Dom Post opposes alcohol sponsorship ban

December 20th, 2014 at 3:00 pm by David Farrar

The Dom Post editorial:

Public health researchers use tobacco as a model for alcohol reform. But the comparison is not fair. Alcohol in small amounts is healthy. For most people, it is not especially addictive. There is no similar risk that a few drinks at a young age mean a lifetime chained to the habit.

That is the key difference.

An advertising ban is a heavy-handed move that would cut off a major funding stream for sports teams and suppress diversity in a market that has shown plenty of it recently. (Consider the craft beer explosion, not exactly associated with problem drinking.)

You ban advertising and sponsorship, and you effectively ban new products.

To the extent that regulations can help, they should be carefully targeted at drunkenness and young people. Banning obscene boozing competitions, as the Government did in 2012, justified itself. Curtailing bar hours, as the police are pushing for in Wellington, also has merit. Scrubbing sponsors’ logos from games mostly watched by adults seems like overdoing it.

May the Government drown the report in a vat of craft beer.

The Press and Herald editorials are also sceptical or hostile to the recommendations.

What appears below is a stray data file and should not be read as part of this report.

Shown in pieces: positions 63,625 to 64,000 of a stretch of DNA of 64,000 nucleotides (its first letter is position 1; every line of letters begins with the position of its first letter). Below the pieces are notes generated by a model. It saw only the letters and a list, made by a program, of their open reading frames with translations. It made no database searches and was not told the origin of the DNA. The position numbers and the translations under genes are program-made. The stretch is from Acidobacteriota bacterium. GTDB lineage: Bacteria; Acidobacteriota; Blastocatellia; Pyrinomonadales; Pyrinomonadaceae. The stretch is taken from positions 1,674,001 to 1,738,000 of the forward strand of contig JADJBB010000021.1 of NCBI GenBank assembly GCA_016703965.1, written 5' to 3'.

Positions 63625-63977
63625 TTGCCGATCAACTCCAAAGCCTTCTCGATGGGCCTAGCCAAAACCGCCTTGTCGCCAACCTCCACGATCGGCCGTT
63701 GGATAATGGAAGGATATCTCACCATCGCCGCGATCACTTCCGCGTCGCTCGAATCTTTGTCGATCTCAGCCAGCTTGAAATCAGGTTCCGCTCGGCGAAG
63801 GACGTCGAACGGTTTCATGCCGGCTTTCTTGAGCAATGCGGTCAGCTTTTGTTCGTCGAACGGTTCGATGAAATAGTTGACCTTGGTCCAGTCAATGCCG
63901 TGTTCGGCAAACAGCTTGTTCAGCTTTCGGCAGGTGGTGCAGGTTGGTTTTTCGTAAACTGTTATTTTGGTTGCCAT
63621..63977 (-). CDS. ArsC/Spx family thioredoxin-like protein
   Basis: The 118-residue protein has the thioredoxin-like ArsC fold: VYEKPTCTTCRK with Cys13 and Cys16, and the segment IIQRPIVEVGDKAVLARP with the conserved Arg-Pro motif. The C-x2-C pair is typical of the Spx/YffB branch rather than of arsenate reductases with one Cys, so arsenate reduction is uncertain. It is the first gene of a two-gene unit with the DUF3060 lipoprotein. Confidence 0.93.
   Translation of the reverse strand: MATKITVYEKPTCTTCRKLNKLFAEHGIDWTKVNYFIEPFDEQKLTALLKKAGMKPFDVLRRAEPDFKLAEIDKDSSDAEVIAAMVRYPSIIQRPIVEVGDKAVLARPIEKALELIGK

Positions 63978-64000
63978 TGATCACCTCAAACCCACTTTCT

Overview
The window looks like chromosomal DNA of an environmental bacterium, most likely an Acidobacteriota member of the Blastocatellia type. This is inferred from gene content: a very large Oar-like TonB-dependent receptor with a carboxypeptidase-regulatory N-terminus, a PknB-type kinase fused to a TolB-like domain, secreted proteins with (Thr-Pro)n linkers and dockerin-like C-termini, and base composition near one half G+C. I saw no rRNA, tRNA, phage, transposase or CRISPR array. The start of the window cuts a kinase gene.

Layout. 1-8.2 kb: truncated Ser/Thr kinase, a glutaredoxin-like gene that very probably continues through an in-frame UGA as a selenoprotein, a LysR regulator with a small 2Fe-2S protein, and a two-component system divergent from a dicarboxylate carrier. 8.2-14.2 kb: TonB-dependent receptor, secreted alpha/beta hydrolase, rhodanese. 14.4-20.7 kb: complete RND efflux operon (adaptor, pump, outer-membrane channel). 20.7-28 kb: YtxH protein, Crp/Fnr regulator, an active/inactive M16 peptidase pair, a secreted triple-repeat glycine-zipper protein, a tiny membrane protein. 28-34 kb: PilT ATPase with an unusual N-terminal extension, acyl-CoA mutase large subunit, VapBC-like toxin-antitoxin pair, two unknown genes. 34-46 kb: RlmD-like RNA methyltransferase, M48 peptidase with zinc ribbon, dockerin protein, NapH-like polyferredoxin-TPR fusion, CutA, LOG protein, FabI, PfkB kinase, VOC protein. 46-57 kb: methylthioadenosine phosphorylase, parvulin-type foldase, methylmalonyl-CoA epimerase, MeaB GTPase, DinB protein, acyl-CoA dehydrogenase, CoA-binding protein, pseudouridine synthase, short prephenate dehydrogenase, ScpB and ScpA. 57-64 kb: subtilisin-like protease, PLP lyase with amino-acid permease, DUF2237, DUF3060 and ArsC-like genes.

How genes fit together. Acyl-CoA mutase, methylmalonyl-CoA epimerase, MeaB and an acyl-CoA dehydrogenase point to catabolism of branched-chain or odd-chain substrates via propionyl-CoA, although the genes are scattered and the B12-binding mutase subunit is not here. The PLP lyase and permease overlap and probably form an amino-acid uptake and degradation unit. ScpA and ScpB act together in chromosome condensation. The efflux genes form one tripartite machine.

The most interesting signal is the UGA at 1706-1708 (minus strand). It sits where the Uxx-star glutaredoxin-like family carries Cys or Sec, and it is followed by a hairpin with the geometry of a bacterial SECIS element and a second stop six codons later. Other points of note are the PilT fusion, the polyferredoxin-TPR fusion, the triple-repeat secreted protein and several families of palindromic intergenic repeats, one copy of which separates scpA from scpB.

Tags: , ,

The Press on SIS report

November 26th, 2014 at 10:00 am by David Farrar

The Press editorial:

Gwyn found, however, that Tucker, in defending himself, had provided an account of the briefing that was “objectively” misleading, by omissions and failure to provide context. The Prime Minister was also misled by the information Tucker provided. When public discussion about the matter blew up, Tucker failed to correct the situation.

Tucker’s errors were undoubtedly serious. He was not as measured and objective as he was required to be. These failures compromised the service’s obligation to appear politically neutral and the service has formally apologised for them, both to Goff and to the Prime Minister.

But contrary to much of the public debate on the matter, Gwyn found no partisan political motive on the part of the SIS or its director. Tucker’s faults were errors of judgment, no more. She also found that no SIS member had improperly leaked information to the blogger Cameron Slater or colluded with him.

Most importantly for the Prime Minister, Gwyn emphatically rejected any allegation of political collusion or direction of the SIS in its disclosure of information. The so-called “Dirty Politics” conspiracy did not exist.